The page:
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Hi from Washington, where Joe Biden has this week been forced to address fears that rising inflation could undermine his $4tn spending plans. The president insisted that the Federal Reserve would take action if needed, but repeated that his top administration officials believed current inflation pressures would ease over time.
Our main piece today is on decarbonisation and how, following the EU’s unveiling of its plan to combat climate change, the US is coming up with some ideas of its own to lower emissions. We think these attempts on either side of the Atlantic will have significant implications in the trade world.
Charted waters looks at Europe’s attempts to enhance its capacity to make semiconductor chips.
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Washington plays catch-up on CBAM
President Joe Biden has talked a big game on the environment. But when it comes to carbon pricing and taxing emissions, Washington has been left very much trailing Europe.
Not only has the US, under Donald Trump at least, not been as attentive to climate change, but it has also not been as interested as Europe in developing carbon pricing strategies. Even under the Biden administration, Washington is more concerned with investing in clean technologies and developing regulation than in taxing carbon.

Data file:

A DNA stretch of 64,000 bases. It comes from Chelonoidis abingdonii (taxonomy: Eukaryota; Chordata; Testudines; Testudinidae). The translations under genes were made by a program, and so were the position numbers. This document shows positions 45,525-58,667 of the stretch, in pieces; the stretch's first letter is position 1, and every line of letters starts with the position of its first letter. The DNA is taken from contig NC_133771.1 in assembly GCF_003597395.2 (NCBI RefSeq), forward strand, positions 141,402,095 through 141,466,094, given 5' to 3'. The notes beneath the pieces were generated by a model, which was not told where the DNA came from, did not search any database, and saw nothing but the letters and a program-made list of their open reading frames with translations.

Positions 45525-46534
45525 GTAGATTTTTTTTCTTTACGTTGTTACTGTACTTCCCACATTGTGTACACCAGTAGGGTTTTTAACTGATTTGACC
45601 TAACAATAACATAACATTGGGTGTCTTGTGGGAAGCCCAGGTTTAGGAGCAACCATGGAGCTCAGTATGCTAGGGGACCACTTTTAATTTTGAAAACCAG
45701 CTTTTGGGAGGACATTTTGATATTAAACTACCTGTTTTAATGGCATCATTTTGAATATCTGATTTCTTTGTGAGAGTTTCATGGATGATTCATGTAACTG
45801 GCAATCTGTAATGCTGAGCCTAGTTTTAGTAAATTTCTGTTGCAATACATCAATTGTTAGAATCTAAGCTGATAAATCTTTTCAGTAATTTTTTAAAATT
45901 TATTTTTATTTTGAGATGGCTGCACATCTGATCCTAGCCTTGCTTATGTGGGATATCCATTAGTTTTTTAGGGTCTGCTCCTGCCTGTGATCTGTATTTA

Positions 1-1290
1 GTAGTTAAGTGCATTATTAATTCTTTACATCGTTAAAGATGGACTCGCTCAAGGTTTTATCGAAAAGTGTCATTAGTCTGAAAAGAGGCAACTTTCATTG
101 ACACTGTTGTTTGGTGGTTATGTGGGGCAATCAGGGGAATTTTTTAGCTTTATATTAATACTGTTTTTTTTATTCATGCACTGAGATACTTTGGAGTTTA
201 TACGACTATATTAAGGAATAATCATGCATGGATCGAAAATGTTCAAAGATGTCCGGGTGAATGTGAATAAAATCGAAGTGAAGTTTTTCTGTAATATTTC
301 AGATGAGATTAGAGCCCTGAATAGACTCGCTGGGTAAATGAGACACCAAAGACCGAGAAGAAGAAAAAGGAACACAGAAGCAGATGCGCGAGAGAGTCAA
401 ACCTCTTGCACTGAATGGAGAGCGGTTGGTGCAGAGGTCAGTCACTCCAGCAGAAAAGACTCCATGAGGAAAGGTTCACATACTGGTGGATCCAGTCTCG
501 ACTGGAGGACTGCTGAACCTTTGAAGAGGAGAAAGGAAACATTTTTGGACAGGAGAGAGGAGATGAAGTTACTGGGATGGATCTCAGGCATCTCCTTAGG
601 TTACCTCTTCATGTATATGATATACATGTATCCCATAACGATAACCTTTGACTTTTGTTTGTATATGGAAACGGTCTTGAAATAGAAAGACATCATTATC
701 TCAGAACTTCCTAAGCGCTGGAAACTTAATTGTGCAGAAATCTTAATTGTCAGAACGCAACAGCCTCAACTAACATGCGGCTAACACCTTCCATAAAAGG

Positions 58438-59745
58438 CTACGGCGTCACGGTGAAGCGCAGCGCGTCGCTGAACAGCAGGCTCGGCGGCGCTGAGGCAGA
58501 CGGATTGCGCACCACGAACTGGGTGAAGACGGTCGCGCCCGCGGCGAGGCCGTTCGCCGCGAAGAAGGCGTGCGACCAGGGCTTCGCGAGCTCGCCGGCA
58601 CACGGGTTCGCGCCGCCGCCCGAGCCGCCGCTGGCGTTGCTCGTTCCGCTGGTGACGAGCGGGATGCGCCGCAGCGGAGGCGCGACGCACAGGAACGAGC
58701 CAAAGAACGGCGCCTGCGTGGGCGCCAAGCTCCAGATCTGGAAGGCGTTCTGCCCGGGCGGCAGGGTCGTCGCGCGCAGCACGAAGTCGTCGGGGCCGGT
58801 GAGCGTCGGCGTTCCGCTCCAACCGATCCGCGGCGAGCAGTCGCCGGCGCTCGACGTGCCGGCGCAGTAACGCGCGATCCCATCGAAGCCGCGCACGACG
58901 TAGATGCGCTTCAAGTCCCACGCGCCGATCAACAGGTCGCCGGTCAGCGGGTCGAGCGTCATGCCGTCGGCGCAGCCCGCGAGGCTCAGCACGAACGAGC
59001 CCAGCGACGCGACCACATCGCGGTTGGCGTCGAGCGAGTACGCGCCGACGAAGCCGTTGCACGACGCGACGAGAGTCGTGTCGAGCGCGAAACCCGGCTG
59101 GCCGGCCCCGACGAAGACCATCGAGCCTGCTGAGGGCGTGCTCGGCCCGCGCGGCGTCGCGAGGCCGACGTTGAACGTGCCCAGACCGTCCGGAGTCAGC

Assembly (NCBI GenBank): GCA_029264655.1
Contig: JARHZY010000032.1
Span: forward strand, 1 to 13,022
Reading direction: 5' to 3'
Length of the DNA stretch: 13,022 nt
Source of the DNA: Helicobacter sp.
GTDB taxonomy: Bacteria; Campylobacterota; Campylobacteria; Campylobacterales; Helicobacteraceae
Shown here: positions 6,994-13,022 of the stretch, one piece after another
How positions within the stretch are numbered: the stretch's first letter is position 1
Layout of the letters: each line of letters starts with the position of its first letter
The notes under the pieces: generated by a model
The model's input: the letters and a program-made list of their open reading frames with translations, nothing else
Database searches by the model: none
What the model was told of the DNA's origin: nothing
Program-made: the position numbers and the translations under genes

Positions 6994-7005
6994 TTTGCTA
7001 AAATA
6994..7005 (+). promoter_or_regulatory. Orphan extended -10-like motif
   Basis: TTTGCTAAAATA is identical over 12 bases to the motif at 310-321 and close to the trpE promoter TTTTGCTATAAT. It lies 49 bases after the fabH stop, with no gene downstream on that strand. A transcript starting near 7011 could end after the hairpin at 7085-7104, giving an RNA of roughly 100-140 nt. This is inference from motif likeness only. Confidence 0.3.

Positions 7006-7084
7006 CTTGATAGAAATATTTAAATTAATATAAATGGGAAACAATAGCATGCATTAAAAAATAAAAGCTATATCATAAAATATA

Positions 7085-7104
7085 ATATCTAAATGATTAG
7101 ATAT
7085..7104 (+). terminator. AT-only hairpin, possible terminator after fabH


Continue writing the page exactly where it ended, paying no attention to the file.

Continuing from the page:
That is until now. Last week’s big reveal of Europe’s new climate policy proposals, Fit for 55, including its carbon border adjustment mechanism, or CBAM, did not go unnoticed in DC. Here at Trade Secrets, we’ve been observing headlines about a new and brewing transatlantic trade war over carbon and climate change. While the idea that Europe may begin penalising carbon-intensive imports from the US will raise hackles in some quarters, it also seems to have prompted some Democrats to push forward a policy response. Surprisingly, we were thrown the curveball suggestion of a “pollution import fee” by Democrats as they drew up their latest spending package.
It sounds interesting, although we have not been able to unearth any further details on what such a fee might look like. One thing to note is that the US currently does not have a carbon pricing mechanism like the EU’s. So it’s not so much an “adjustment” to bring the carbon cost of imported products in line with domestically produced products (like the CBAM), but sounds more like a straight up import tax. There are already some big question marks over whether the EU proposal will make it through litigation battles with trading partners at the World Trade Organization. Any eventual US version that ends up being structured as a tax or fee could be even less likely to fly with the WTO, according to David Kleimann of Georgetown University. “If you do not adjust for something but just imposed some sort of arbitrary polluter fee, then definitely all the alarm bells start ringing at the WTO,” said Kleimann.